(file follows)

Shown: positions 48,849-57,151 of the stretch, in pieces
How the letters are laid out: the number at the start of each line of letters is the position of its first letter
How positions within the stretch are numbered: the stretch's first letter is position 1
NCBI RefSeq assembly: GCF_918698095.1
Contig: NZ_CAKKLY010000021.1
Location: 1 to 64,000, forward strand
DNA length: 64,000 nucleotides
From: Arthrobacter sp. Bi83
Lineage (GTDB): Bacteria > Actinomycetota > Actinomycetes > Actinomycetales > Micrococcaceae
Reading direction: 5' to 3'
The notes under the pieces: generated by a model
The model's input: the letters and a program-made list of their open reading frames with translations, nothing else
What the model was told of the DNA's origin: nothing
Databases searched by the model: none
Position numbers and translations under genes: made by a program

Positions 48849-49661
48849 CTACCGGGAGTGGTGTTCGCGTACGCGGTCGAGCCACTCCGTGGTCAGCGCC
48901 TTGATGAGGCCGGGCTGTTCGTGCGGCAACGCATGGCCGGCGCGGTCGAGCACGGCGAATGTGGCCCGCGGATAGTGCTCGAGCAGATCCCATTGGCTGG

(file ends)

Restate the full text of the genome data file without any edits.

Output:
Shown: positions 48,849-57,151 of the stretch, in pieces
How the letters are laid out: the number at the start of each line of letters is the position of its first letter
How positions within the stretch are numbered: the stretch's first letter is position 1
NCBI RefSeq assembly: GCF_918698095.1
Contig: NZ_CAKKLY010000021.1
Location: 1 to 64,000, forward strand
DNA length: 64,000 nucleotides
From: Arthrobacter sp. Bi83
Lineage (GTDB): Bacteria > Actinomycetota > Actinomycetes > Actinomycetales > Micrococcaceae
Reading direction: 5' to 3'
The notes under the pieces: generated by a model
The model's input: the letters and a program-made list of their open reading frames with translations, nothing else
What the model was told of the DNA's origin: nothing
Databases searched by the model: none
Position numbers and translations under genes: made by a program

Positions 48849-49661
48849 CTACCGGGAGTGGTGTTCGCGTACGCGGTCGAGCCACTCCGTGGTCAGCGCC
48901 TTGATGAGGCCGGGCTGTTCGTGCGGCAACGCATGGCCGGCGCGGTCGAGCACGGCGAATGTGGCCCGCGGATAGTGCTCGAGCAGATCCCATTGGCTGG